The $100 That Was Given to Two Sisters on a Plane Over 20 Years Ago Changed Their Lives. Now, Finding Them Has Changed the Givers Life

The $100 That Was Given to Two Sisters on a Plane Over 20 Years Ago Changed Their Lives. Now, Finding Them Has Changed the Givers Life

Note: This article may contain commentary or the author's opinion.

Tracy Peck was getting errands done Saturday when she got a string of calls and texts that stunned her – first from her tennis trainer, then from her best friend.

“Have you seen the CNN story?” both of them told her. “That has to be you.”

At first, Peck dismissed it. She was driving and had no clue about what they were referring to. Then she pulled over and opened the link that was sent. An image of the letter in her penmanship popped onto Peck’s iPhone screen. When she saw it, she says, memories from a plane ride 23 years ago flooded her mind.


She sat close to two sisters escaping the previous Yugoslavia. She recollected how youthful and scared the refugees appeared, how they helped her to remember her own girls and how their experience escaping war was heartbreaking and tragic to anything she’d ever dealt with.

She then reached into her purse before they got off the flight, taking out an envelope, writing a note to them and placing earrings with a $100 bill inside.

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Peck had no clue then how much that gift would impact the girls. And until she read the CNN story, Peck said she had no clue that one of the sisters, Ayda Zugay, was trying to find her for nearly a decade.

Tears gushed down the 70 year old massage specialist’s face as she read the sisters’ depictions of how the gift had completely changed them. For quite a long time Peck, who lives in Rural Minneapolis, says she’d tried to teach her kids to be caring, letting them know no one can tell what impact your activities could mean to others. She never envisioned she’d experience such a staggering example of how genuine kindness can be.

She didn’t know how to contact the sisters, but knew she needed to try.

Family and friends assisted with a flood of emails, texts, and tweets, and less than 24 hours later, Peck and the sisters reunited on an emotional zoom call. She let them know she’d be changed for the rest of her life by hearing this latest chapter in their story.

Ayda couldn’t believe her eyes. There, grinning in the middle of her computer screen, was Tracy – the one who she’d been attempting to find for such a long time with just an envelope, a first name and her own recollections to help her.

It was 23 years after they’d sat next to one another in the center column of an overseas departure from Amsterdam to Minneapolis, eight years after Zugay previously posted anonymously on Reddit requesting help finding Tracy, days after refugee advocacy associations shared a video about her pursuit and only 34 hours after CNN’s story on her quest published.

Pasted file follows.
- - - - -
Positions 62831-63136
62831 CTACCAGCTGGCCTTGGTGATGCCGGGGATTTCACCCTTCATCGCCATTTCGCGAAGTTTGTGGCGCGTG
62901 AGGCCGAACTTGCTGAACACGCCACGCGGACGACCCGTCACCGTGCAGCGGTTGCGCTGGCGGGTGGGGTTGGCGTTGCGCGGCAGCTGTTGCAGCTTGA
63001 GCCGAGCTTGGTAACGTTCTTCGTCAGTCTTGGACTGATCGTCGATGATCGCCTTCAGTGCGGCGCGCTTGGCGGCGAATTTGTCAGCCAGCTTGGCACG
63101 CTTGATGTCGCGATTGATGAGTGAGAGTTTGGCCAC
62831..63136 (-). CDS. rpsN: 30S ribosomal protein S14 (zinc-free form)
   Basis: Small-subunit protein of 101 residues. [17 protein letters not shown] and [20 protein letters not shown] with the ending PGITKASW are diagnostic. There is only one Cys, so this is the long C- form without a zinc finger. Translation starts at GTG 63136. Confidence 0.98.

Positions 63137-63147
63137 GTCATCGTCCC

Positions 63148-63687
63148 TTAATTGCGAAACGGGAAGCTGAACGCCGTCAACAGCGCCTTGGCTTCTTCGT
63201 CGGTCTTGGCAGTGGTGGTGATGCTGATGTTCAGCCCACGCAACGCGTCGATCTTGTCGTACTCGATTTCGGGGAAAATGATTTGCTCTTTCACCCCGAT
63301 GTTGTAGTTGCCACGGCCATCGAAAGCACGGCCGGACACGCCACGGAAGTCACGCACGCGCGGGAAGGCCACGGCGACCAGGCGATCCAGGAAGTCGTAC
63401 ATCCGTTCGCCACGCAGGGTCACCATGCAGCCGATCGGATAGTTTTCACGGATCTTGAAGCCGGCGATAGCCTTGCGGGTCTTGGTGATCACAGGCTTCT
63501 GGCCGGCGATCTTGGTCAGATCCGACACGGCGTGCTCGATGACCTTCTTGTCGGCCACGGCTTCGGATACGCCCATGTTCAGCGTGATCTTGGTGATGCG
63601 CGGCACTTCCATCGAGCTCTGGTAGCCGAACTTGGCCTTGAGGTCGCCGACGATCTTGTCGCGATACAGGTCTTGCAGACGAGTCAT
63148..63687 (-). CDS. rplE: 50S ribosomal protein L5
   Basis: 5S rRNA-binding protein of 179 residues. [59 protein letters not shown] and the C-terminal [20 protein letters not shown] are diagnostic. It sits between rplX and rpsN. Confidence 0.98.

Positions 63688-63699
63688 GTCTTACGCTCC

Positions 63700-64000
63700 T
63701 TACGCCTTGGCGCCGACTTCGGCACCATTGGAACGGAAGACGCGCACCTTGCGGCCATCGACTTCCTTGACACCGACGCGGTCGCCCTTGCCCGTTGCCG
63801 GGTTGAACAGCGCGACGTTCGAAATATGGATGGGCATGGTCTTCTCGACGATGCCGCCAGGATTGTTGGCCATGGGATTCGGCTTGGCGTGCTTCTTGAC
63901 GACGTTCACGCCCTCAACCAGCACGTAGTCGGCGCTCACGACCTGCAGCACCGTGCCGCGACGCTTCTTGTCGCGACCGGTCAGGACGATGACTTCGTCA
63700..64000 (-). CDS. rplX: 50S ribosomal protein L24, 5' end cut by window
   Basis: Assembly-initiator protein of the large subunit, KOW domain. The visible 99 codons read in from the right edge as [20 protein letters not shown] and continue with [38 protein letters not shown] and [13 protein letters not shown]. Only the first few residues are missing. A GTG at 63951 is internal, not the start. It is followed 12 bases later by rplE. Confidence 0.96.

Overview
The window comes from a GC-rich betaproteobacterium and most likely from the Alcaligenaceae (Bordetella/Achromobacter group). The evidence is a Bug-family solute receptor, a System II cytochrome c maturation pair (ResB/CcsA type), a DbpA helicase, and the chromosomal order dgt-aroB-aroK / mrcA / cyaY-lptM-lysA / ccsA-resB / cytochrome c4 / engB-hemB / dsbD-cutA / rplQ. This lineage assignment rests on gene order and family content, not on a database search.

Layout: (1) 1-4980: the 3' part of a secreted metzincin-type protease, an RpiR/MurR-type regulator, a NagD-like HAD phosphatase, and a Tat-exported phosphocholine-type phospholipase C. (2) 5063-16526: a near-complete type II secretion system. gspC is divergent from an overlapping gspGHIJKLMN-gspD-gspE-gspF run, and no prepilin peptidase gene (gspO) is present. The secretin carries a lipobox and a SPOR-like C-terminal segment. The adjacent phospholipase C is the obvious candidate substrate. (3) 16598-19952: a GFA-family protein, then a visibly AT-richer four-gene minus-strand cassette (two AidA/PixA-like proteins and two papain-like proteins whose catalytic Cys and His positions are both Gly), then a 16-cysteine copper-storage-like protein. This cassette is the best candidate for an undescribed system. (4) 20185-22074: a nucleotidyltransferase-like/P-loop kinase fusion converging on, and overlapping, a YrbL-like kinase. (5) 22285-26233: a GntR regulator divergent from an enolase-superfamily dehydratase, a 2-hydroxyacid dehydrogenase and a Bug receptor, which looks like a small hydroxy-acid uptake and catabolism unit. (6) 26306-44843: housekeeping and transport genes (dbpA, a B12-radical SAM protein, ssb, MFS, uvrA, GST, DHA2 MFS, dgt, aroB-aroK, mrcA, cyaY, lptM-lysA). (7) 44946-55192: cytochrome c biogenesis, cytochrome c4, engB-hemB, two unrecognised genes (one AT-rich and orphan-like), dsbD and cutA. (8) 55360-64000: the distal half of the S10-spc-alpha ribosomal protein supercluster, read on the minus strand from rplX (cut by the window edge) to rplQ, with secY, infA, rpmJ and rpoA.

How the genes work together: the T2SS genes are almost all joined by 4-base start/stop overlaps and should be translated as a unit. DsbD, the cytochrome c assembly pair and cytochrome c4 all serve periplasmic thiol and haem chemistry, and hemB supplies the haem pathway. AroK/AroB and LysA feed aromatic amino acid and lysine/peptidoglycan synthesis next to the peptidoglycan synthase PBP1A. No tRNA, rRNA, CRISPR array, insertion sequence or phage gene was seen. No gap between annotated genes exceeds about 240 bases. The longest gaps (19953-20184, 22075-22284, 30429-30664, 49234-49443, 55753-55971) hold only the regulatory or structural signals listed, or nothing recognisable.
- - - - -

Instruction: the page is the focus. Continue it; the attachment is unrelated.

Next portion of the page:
Zugay remembered the woman who sat close to her and her sister had been holding a tennis racket and discussed playing in Paris. Furthermore, she realized she would always remember the delightful act of generosity welcoming them to the United States. She was excited so many more people now know the story, and is particularly thrilled to see many individuals tweeting that there should be more people like Tracy.



Zugay says she was flabbergasted to receive messages of help from as far as Brazil, Angola, and Brazil. On social media, many said they were motivated by Tracy’s kindness and offered ideas of other search avenues to find her. She felt roused to continue the search, but in the end, she didn’t need the ideas of amateur sleuths on social media. Instead, two of Tracy’s close contacts came to her!

Zugay saw a tweet from one of Peck’s girls at first, making her aware of the penmanship match. Then a tennis trainer connected with her. That coach, Susan Allen, also recognized Peck’s penmanship. But beyond that, the story seemed to click together.

However, Allen expected more verification and would need to show Zugay and Peck had been on the same plane. Allen contacted her fellow coach, Deanne Johnson. Together, they scoured their records to help. In may 1999, their organization Love To Travel gave women in Minnesota an opportunity to make a trip universally to play tennis and watch competitions. They led a group of 18 ladies – including Peck – to Paris that month to watch the French Open.

Johnson kept a scrapbook documenting the excursion. One page included a team photograph. One more included a receipt from a travel service with the team’s itinerary. The second leg of their return venture was a flight from Amsterdam to Minneapolis on May 31, 1999 – the same date that matched the route Zugay remembered flying.

Peck told the sisters how distinctively she recalled what it felt like meeting them.  

“It just touched my heart so much that I just felt compelled that I had to help you in some way,” she said.

Zugay’s sister, Vanja Contino, chimed in from her Connecticut home.

“Your generosity is still in me,” she said, “because I’ve been paying it forward ever since.”

Zugay told Peck things she’d wanted to share with the note’s author for quite a long time – how grateful she was, the reason the gift had meant so much, how rare she knows such kind messages are, how they used the $100 to scrape by eating pancake mix and Cola for the whole summer. She conceded she’d been apprehensive about the zoom call at first, then realized she was actually feeling stronger.

Running into each other that day, and again at last 23 years after the fact, felt intended to be. They talked about the chance of meeting face to face in the future. Perhaps they might spend a Memorial Day weekend together in the future, celebrating the anniversary of when Contino and Zugay arrived in the United States.

Peck promised the sisters that when they do meet, she’ll make them the best pancakes they’ve ever had.